Diagram of a Plinian eruption. (key: 1. Ash plume 2. Magma conduit 3. Volcanic ash rain 4. Layers of lava and ash 5. Stratum 6. Magma chamber)
Plinian eruptions (or Vesuvian) are a type of volcanic eruption, named for the historical eruption of Mount Vesuvius in 79 of Mount Vesuvius that buried the Roman towns of Pompeii and Herculaneum, and specifically for its chronicler Pliny the Younger. The process powering Plinian eruptions starts in the magma chamber, where dissolved volatile gases are stored in the magma. The gases vesiculate and accumulate as they rise through the magma conduit. These bubbles agglutinate and once they reach a certain size (about 75% of the total volume of the magma conduit) they explode. The narrow confines of the conduit force the gases and associated magma up, forming an eruptive column. Eruption velocity is controlled by the gas contents of the column, and low-strength surface rocks commonly crack under the pressure of the eruption, forming a flared outgoing structure that pushes the gases even faster.
These massive eruptive columns are the distinctive feature of a Plinian eruption, and reach up 2 to 45 km (1 to 28 mi) into the atmosphere. The densest part of the plume, directly above the volcano, is driven internally by gas expansion. As it reaches higher into the air the plume expands and becomes less dense, convection and thermal expansion of volcanic ash drive it even further up into the stratosphere. At the top of the plume, powerful prevailing winds drive the plume in a direction away from the volcano.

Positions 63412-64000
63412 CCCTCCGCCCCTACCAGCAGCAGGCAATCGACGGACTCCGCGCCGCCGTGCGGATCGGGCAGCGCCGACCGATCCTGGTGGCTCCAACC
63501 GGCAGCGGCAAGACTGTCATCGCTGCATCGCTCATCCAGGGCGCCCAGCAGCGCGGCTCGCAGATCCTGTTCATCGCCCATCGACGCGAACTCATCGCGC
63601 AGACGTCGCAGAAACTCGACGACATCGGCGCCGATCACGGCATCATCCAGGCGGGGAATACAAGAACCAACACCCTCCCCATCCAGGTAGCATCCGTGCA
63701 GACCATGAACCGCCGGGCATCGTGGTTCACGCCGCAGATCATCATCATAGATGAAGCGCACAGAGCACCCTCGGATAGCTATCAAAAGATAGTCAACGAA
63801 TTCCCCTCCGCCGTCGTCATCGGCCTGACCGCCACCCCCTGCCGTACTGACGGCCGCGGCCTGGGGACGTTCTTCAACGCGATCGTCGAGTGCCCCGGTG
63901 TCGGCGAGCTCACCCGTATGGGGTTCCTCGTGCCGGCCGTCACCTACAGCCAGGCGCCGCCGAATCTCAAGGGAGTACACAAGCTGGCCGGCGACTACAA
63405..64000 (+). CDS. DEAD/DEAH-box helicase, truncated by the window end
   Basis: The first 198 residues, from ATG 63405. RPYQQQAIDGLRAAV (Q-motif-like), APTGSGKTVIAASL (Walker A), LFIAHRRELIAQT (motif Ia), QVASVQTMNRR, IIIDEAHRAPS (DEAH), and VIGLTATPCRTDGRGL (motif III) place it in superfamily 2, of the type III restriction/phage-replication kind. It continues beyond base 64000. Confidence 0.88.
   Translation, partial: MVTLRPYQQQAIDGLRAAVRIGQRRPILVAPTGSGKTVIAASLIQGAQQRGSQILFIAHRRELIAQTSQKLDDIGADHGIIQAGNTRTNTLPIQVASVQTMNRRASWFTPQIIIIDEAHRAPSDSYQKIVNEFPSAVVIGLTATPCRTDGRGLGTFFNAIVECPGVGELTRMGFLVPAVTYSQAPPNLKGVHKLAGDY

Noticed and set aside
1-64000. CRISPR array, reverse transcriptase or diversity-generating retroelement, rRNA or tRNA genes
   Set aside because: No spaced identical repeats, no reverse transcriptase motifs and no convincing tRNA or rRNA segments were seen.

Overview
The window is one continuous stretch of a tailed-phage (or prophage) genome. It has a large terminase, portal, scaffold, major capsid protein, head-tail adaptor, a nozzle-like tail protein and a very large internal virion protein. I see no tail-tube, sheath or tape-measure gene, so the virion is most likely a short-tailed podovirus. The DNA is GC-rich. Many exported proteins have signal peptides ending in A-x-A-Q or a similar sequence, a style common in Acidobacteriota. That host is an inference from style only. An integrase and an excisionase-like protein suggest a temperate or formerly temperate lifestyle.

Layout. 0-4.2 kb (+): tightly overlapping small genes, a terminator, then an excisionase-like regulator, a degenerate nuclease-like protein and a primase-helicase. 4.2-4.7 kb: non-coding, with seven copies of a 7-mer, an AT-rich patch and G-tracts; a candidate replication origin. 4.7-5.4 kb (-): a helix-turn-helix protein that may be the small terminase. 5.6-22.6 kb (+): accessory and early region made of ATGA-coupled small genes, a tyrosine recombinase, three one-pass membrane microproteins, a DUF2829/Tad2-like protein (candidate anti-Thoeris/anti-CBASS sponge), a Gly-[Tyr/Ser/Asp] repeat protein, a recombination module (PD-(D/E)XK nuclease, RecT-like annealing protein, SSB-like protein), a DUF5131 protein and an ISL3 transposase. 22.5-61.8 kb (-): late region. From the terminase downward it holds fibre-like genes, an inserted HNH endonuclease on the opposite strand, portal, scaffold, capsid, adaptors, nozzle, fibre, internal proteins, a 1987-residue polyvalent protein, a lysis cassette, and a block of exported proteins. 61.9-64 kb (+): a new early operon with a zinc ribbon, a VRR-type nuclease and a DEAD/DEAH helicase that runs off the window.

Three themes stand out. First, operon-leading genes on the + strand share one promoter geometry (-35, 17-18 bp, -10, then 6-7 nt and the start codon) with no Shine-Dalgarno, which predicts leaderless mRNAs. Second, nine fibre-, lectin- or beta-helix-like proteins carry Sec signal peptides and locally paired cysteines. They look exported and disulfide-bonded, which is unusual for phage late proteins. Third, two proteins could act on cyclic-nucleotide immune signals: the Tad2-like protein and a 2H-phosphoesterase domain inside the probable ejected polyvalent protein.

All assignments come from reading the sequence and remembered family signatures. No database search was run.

These highly explosive eruptions are associated with volatile-rich dacitic to rhyolitic lavas, and occur most typically at stratovolcanoes. Eruptions can last anywhere from hours to days, with longer eruptions being associated with more felsic volcanoes. Although they are associated with felsic magma, Plinian eruptions can just as well occur at basaltic volcanoes, given that the magma chamber differentiates and has a structure rich in silicon dioxide.
Plinian eruptions are similar to both Vulcanian and Strombolian eruptions, except that rather than creating discrete explosive events, Plinian eruptions form sustained eruptive columns. They are also similar to Hawaiian lava fountains in that both eruptive types produce sustained eruption columns maintained by the growth of bubbles that move up at about the same speed as the magma surrounding them.
Regions affected by Plinian eruptions are subjected to heavy pumice airfall affecting an area 0.5 to 50 km3 (0 to 12 cu mi) in size.The m aterial in the ash plume eventually finds its way back to the ground, covering the landscape in a thick layer of many cubic kilometers of ash.
However the most dangerous eruptive feature are the pyroclastic flows generated by material collapse, which move down the side of the mountain at extreme speeds of up to 700 km (435 mi) per hour and with the ability to extend the reach of the eruption hundreds of kilometers. The ejection of hot material from the volcano's summit melts snowbanks and ice deposits on the volcano, which mixes with tephra to form lahars, fast moving mudslides with the consistency of wet concrete that move at the speed of a river rapid.
Major Plinian eruptive events include: